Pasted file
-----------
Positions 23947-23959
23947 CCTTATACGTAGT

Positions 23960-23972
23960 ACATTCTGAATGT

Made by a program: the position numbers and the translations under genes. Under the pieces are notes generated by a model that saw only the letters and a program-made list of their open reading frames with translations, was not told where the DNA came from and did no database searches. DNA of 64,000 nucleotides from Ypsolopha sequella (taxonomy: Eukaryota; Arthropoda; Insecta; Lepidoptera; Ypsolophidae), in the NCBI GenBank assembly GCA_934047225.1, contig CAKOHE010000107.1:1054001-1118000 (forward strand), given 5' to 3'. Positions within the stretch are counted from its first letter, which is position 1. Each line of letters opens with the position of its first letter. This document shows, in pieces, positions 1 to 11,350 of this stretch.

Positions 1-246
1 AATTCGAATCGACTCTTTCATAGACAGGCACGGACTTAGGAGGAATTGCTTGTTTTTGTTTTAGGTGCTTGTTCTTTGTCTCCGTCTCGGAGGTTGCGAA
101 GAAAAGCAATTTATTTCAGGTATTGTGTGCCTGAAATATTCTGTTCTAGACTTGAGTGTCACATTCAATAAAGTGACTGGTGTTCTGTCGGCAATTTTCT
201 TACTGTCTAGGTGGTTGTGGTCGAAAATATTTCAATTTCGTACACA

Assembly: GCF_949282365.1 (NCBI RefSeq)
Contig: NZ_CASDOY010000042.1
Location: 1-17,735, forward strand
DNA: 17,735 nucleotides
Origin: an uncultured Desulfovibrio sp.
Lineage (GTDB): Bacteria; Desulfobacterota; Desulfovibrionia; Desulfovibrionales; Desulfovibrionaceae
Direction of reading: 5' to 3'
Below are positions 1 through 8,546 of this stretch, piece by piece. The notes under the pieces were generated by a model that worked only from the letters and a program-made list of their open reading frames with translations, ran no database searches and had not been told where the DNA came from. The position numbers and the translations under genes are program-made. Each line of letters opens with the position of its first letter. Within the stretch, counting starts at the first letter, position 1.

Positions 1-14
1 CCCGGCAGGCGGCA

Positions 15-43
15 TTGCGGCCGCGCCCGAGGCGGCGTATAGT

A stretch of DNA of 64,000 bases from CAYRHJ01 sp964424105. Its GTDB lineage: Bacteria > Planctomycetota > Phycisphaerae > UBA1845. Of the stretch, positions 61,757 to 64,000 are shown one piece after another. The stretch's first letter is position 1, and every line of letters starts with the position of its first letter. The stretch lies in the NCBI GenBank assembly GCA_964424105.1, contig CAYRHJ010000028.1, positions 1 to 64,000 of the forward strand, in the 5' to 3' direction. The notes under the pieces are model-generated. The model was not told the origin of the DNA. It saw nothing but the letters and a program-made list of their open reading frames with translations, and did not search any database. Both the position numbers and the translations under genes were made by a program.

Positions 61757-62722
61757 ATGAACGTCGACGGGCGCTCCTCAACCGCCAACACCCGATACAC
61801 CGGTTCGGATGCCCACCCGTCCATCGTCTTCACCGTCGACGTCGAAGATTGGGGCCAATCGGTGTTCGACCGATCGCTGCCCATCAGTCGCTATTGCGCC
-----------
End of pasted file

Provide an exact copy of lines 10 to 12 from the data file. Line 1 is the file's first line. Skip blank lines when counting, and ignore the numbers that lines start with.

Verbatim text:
Assembly: GCF_949282365.1 (NCBI RefSeq)
Contig: NZ_CASDOY010000042.1
Location: 1-17,735, forward strand